Condoms became the cornerstone of safe sex, and campaigns began to promote their use amongst the gay and bisexual community, who were most at risk of HIV transmission. Pamphlets and posters detailing ‘how to use condoms to prevent HIV’ were circulated among the community to prevent new transmissions.
These efforts were part of a grassroots response by community members who would go on to form organisations like ACON that were essential to advocating for the health and rights of people affected by HIV. In fact, here at ACON, we still promote condoms to this day!
1980s – First polyurethane condom
In the mid-1980s, Mark McGlothlin made created a prototype of the first polyurethane condom, with it becoming available for purchase about a decade later in 1994. Polyurethane is plastic used in foam mattresses, inside shoe soles and many medical devices, and through McGlothlin’s contributions, now as a condom.
Polyurethane condoms are better at transferring heat between partners, though less stretchy than latex condoms and slightly more likely to slip off. Polyurethane condoms were the first non-latex condom that could provide good protection from HIV and other STIs.
Some people have an allergy to latex products, meaning they would otherwise have to go without them, so it’s great to have the option!
2000s – Enter polly II (the polyisoprene condom)
By the mid-2000s, a second poly entered the ring! Polyisoprene condoms were the second contemporary non-latex condom to enter the market, providing more opportunities for those with a latex allergy.
Polyisoprene is actually synthetic latex, meaning it’s almost chemically identical to latex, except it’s created from petrochemicals and not rubber plant extract. This means it excludes the proteins that some people are allergic to. So, people who use polyisoprene condoms get the stretchy benefits of latex condoms without the risk of an allergic reaction!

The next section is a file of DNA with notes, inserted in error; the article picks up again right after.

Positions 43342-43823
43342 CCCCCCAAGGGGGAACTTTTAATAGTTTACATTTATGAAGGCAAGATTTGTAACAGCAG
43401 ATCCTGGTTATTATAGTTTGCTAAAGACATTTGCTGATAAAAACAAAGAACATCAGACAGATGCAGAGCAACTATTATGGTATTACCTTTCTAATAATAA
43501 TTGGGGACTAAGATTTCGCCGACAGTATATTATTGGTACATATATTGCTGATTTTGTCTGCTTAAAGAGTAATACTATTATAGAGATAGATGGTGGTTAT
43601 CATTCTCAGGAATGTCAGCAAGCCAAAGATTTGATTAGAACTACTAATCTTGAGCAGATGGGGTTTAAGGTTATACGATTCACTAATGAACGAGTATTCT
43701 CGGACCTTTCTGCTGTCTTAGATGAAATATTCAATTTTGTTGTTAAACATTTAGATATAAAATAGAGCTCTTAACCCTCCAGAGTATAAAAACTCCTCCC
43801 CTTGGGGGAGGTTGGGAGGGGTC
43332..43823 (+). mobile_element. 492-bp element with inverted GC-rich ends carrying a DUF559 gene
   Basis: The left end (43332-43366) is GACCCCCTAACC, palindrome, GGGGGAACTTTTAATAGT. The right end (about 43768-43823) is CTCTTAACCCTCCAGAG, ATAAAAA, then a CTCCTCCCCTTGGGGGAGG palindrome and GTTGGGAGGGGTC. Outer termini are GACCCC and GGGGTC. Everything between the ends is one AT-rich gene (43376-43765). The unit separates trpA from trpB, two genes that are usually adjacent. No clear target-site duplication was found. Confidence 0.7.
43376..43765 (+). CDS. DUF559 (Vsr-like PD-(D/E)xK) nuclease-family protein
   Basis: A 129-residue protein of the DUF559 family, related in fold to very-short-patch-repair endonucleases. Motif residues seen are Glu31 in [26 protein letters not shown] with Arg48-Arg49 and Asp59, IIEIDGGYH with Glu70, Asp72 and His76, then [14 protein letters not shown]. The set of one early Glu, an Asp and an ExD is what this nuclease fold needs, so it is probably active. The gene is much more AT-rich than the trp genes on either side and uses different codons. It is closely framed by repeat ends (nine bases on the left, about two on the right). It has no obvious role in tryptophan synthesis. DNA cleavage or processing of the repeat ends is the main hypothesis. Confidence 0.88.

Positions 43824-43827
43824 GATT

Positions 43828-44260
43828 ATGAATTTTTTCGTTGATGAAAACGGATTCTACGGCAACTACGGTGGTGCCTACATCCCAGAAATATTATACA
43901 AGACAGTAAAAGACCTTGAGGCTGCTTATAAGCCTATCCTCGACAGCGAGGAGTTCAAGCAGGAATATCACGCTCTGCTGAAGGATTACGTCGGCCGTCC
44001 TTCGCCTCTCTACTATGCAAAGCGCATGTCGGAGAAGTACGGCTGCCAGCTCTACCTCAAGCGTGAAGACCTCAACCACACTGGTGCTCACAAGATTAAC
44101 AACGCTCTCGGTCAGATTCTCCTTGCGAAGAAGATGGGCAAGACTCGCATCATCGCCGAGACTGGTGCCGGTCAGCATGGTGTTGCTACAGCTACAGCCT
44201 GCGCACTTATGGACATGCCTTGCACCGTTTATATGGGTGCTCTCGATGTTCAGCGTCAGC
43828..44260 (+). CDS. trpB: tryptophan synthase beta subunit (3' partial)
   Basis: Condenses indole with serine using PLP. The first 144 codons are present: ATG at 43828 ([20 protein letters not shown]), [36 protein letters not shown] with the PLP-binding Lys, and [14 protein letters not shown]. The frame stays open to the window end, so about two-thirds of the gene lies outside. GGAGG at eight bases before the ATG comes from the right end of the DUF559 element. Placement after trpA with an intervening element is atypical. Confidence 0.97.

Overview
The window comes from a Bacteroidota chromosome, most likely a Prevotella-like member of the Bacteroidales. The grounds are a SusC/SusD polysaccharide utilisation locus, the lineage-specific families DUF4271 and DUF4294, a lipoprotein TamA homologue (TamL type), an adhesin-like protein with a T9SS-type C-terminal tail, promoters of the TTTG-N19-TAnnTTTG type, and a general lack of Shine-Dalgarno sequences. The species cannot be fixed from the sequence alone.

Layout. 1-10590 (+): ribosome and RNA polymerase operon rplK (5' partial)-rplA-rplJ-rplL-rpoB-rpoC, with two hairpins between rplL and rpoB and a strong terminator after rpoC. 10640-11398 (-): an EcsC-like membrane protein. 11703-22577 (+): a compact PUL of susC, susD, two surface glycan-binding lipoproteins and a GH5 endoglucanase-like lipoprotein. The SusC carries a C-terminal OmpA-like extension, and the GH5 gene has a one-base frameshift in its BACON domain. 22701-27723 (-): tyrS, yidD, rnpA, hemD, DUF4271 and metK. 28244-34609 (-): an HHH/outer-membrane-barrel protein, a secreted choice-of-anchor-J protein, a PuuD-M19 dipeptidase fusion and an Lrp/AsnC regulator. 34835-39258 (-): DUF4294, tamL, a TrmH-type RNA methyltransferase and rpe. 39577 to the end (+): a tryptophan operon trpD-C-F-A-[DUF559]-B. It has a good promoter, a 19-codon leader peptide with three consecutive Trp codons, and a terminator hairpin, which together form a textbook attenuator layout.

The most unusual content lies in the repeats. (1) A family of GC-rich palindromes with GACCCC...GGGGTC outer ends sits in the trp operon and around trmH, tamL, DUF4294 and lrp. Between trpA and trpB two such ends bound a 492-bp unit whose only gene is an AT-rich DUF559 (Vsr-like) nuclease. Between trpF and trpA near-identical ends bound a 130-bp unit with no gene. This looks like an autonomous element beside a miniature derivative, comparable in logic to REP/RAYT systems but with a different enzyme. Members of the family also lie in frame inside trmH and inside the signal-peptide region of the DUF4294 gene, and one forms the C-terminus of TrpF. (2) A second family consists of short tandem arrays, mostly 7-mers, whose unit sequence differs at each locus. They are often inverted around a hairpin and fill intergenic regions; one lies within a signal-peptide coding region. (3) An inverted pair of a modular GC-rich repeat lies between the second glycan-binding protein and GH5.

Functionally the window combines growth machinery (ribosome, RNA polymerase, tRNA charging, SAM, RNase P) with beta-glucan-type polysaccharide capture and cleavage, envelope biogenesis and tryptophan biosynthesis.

Almost all non-latex condoms currently available in Australia are made out of polyisoprene and can be found primarily in the SKYN condom range by Ansell.
2010s to present – The Next Generation of Condoms
In 2013, the Bill and Melinda Gates Foundation announced a grand challenge to inspire innovation in global health research and “develop the next generation of condoms”. Of the 11 grant winners, some technological innovations include shrinking (apparently within a comfy realm), ultra-sensitive technology, applicator handles and heat-conducting properties. It appears many of these are yet to enter the market and are still in development to date.
One of the winners of this competition was from Australia. University of Wollongong, Professor Gorkin, led his team to create the ‘Geldom’ condom. It’s made from a specialty hydrogel that has been in development since winning the competition grant in 2014. Hydrogels can prevent STIs, pregnancy and could also have beneficial compounds added to them. These compounds could include pleasure enhancers or anti-viral therapies embedded in the material.
A new round of funding was awarded to the project in 2022. Professor Gorkin and his team are using it to make the product they’ve created in the lab viable for mass production while meeting regulatory requirements.